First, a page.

In the UK the Galaxy S7 is equipped with an Exynos 8890 chipset mated to 4GB RAM, while the US version of the phone gets the Qualcomm Snapdragon 820.
The Pixel, by comparison, gets the latest Qualcomm processor – the Snapdragon 821, which is also mated to 4GB RAM. Qualcomm says that the new chipset is 10 per cent quicker than the older one, though thorough benchmarking evaluations to prove how it performs in the Pixel have yet to emerge.
In terms of battery life, the Galaxy S7's cell is slightly larger – 3,000mAh to the Pixel's 2,770mAh pack. Both are charged primarily via USB-C ports with fast charge capabilities, meaning you can top the Galaxy up by 60 per cent in half an hour, or alternatively the Pixel can take on board seven hours of charge in just 15 minutes. Google's phone does not support wireless charging, though.
In terms of storage options, Samsung offers its phone with either 32GB or 64GB on-board storage, though it is Micro SD card friendly so you can expand it. The Pixel also starts with a 32GB option, but is not Mirco SD card compatible. Instead, there's a 128GB option at the top of the range.
While these are both Android phones, the differences between the two in terms of software are actually quite big. Google's Pixel phone comes with Android Nougat 7.1 out of the box, complete with Google Assistant, while the Galaxy S7 still uses Android 6.0.1 Marshmallow in Samsung's Touch Wiz skin.
Eventually, the Samsung phone will get the same operating system as the Pixel, but if you'd prefer to be first in line for Android updates the Pixel will be the phone to go for.
The Pixel is also the first Daydream VR compatible handset – Google's second generation virtual reality platform, which is a direct rival for Samsung's Gear VR.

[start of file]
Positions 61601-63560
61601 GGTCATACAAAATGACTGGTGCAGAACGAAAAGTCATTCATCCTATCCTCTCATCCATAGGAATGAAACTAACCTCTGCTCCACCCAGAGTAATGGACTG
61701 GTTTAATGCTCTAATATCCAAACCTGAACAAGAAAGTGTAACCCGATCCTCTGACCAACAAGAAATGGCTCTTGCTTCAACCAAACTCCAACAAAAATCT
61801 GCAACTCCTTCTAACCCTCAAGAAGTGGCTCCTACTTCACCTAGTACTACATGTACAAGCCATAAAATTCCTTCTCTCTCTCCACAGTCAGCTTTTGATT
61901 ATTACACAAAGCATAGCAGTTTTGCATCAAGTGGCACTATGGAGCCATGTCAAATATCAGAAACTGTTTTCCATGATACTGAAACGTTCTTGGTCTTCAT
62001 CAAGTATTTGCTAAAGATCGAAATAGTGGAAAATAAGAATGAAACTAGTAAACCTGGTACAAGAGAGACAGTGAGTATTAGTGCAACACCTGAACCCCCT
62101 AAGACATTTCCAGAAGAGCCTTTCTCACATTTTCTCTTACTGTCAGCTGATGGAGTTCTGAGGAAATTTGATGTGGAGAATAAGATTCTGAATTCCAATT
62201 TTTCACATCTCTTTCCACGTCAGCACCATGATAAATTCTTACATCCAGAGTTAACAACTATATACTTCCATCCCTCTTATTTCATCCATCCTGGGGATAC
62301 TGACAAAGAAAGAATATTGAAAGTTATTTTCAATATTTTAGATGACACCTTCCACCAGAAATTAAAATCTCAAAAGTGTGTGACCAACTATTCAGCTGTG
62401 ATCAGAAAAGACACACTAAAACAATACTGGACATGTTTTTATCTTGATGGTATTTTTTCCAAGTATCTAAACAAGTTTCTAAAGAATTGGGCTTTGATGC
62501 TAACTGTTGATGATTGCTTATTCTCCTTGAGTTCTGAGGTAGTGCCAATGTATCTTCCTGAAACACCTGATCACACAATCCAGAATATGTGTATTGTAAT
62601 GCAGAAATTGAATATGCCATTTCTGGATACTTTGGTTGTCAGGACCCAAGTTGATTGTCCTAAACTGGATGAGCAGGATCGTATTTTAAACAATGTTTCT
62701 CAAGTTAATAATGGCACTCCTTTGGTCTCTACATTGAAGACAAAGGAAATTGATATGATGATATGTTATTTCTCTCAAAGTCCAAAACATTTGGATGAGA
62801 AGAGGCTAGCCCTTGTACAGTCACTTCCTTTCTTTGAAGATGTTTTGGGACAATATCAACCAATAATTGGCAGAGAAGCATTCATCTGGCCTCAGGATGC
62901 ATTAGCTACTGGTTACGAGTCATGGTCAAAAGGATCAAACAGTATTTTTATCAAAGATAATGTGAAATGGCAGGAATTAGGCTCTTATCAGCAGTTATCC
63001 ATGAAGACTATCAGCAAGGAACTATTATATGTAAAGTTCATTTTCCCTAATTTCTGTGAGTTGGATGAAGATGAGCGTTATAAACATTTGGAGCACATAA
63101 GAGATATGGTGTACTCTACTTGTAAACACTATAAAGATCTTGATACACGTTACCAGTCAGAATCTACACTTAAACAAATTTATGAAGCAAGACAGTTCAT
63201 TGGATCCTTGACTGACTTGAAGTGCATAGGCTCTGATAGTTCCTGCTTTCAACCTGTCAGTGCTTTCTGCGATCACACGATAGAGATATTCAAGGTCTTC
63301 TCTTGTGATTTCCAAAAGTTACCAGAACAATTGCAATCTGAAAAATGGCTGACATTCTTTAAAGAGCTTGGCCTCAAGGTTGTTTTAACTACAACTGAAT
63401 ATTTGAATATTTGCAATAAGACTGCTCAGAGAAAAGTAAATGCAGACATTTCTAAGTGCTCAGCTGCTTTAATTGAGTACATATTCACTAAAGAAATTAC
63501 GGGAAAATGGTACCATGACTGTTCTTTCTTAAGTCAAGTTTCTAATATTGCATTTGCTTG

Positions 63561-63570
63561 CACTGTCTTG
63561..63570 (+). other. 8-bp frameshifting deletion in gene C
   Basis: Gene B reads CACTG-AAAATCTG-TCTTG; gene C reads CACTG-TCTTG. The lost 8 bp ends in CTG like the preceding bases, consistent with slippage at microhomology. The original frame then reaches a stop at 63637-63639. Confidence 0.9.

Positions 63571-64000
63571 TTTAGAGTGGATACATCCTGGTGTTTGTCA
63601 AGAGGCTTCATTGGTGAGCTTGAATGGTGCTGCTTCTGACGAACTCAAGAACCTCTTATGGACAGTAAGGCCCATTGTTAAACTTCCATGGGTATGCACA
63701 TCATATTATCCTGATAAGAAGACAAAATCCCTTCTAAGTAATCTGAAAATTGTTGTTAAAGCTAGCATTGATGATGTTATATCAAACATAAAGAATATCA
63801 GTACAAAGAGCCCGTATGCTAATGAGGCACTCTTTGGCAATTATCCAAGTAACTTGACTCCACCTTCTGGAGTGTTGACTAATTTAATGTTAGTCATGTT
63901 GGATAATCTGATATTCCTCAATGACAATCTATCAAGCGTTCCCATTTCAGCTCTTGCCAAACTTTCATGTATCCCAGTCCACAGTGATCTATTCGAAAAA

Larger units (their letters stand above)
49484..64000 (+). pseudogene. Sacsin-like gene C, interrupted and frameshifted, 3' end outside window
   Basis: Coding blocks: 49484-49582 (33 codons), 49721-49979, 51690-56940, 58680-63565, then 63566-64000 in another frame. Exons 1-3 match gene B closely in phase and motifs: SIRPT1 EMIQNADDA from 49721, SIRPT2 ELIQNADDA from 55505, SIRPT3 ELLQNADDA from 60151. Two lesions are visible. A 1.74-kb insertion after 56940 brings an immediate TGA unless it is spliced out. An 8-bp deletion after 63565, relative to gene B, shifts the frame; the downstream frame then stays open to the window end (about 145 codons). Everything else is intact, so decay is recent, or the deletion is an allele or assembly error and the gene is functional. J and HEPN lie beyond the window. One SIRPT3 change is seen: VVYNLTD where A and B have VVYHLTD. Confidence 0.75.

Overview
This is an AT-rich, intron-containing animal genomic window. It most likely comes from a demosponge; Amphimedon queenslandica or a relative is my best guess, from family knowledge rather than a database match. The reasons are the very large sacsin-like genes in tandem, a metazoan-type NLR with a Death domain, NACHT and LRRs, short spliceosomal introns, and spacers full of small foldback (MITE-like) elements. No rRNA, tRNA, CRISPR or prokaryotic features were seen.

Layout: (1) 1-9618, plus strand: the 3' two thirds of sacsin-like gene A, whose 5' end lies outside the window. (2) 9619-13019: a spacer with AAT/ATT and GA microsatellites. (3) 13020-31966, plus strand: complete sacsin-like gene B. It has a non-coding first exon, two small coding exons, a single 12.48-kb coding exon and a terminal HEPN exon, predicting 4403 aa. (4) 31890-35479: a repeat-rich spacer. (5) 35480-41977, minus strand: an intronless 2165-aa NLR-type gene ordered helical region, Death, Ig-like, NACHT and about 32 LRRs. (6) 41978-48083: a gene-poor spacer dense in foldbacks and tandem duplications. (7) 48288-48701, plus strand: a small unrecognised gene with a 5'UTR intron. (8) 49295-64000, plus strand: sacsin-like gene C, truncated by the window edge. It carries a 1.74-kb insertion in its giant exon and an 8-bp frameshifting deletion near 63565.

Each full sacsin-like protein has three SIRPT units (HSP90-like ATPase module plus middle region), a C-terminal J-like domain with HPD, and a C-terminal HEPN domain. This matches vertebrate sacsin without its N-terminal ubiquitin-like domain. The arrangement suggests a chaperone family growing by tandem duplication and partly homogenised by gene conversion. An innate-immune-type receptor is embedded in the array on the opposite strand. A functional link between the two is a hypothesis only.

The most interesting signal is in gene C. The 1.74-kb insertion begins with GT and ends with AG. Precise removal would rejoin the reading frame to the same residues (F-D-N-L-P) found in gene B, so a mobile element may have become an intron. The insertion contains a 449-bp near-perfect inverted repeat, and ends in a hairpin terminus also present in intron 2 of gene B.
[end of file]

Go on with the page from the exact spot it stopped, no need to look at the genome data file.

Samsung's phone has been on the market for several months now, while the Pixel is as fresh as can be. This is reflected in how much the two phones cost.
The Galaxy S7 is officially priced at £569.99, but it's available for a lot less if you shop around – some mobile phone retailers have the handset SIM free for less than £500 now.
Google has gone toe to toe with Apple with its new device, matching the iPhone 7 on price. The basic Pixel will cost you £599.
Trusted Reviews calls 2016's big Android battle a stalemate. The Galaxy S7 is without doubt a "big hitter" and you won't be disappointed with it, but the Pixel is fresher, with new hardware, software and a svelte iPhone-like design. Summing up, the site says "you'll be happy with either handset".
Know Your Mobile has a winner – the Pixel. The site calls the bout in Google's favour not necessarily because it's the better overall phone, but because it's the purest Android experience you can buy. If you're buying for the Android operating system first and foremost, the lack of bloatware and being first in the queue for software updates will be a big deal.
Stuff sees it differently though, and reckons that the Galaxy S7 is the clear choice. The site says that you get a lot more bang for your buck with the Samsung made phone, given that it's cheaper and comes with a better display, wireless charging and Micro SD card support. In terms of camera hardware and performance, it's too close to call, so these additional perks and the smaller price tag make the Galaxy S7 their winner.